13-year-old B.C. girl was strangled to death, forensic pathologist tells murder trial

Police tape is strung across a path in Burnaby's Central Park, where a teenager's body was found on July 19, 2017. (Provided by B.C. Supreme Court - image credit)
Police tape is strung across a path in Burnaby's Central Park, where a teenager's body was found on July 19, 2017. (Provided by B.C. Supreme Court - image credit)

WARNING: This story contains graphic content and may affect those who have experienced sexual violence or know someone affected by it.

A 13-year-old girl whose body was found in a popular Burnaby Park in 2017 was strangled to death, according to the doctor who performed the autopsy.

Dr. Jason Morin, a forensic pathologist who worked at Vancouver General Hospital at the time, outlined his findings from his examination of the deceased teen's body while testifying during the trial of Ibrahim Ali.

"I came to the conclusion that [the victim] died secondary to strangulation," Morin told defence prosecutor Isobel Keeley, indicating strangulation was the primary cause and other causes were secondary to that.

Supporting his conclusion were facial petechial hemorrhages, or minor, burst blood vessels beneath the victim's chin and eyes, consistent with strangulation injuries.

His conclusion also took into consideration the findings of a neuropathologist who found the victim suffered fatal brain injuries most likely caused by it being cut off from blood and oxygen for up to 10 minutes.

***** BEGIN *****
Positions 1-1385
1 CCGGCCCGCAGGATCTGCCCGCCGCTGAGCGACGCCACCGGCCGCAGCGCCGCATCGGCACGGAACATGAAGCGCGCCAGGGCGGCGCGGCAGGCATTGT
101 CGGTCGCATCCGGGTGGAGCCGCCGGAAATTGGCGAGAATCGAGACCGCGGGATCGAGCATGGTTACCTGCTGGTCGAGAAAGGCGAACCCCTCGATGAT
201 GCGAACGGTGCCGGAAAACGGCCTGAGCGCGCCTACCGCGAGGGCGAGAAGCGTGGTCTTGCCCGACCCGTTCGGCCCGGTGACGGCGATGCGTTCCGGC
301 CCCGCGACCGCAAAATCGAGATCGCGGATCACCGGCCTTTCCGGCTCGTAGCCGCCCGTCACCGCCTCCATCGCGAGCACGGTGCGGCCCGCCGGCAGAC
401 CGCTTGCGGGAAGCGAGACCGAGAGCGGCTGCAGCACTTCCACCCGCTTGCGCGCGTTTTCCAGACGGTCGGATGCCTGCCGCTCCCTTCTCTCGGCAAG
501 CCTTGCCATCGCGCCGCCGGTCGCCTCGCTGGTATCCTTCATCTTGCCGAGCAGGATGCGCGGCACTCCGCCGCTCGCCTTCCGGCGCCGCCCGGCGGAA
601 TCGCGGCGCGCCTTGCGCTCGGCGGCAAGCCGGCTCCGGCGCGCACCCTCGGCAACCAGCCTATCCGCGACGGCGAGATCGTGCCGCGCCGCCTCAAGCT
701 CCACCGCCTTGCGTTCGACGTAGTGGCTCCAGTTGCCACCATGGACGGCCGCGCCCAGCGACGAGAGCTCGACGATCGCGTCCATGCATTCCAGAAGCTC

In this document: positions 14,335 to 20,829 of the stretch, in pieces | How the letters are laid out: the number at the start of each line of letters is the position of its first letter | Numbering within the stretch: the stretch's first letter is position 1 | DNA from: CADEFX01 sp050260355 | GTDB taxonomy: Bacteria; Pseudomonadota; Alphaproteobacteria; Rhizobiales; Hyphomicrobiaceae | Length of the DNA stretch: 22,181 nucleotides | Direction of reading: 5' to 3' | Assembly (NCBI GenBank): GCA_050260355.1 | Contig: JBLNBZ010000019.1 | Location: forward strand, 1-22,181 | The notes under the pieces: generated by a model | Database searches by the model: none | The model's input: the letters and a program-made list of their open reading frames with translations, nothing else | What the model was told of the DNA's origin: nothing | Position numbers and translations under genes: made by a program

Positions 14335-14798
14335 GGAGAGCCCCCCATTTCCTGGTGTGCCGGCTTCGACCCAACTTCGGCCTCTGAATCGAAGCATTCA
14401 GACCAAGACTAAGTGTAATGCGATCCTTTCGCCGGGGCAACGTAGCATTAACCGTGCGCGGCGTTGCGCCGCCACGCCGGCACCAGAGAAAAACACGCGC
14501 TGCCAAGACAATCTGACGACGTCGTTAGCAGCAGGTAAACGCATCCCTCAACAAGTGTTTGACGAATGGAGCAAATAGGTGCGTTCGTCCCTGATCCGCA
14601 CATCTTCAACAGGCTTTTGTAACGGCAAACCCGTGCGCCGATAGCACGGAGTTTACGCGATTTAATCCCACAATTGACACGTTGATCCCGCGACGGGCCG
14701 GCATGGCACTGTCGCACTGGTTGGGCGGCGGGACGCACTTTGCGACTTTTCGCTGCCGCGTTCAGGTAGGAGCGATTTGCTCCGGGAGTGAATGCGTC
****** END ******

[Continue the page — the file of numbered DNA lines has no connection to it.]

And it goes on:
The girl's name is protected by a publication ban.

Crown prosecutors contend the victim was passing through Burnaby Central Park on July 18, 2017, when she was attacked and dragged into the woods before she was sexually assaulted and strangled to death.

Ali has been charged with the first-degree murder of the teen. The Crown contends that DNA recovered from the crime scene belonged to Ali.

Felicity Don
Felicity Don

More injuries, discoveries detailed

During a summary of his report, Morin said there were injuries to the victim's vagina and anus. He said sperm cells were recovered from her body.

Morin said there were also cuts, bruises, and scrapes found on the victim's arms and legs and small scrapes on the back of her head. He said leaves and twigs were also found on her body and tangled in her hair.

Morin said the victim's clothes were also examined for trace substances and then sent to police labs for further testing.

Morin's testimony is expected to continue on Tuesday.

Dozens more witnesses are scheduled to testify in the coming weeks, with the trial expected to last until at least the end of June.

Support is available for anyone who has been sexually assaulted. You can access crisis lines and local support services through this Government of Canada website or the Ending Violence Association of Canada database. If you're in immediate danger or fear for your safety or that of others around you, please call 911.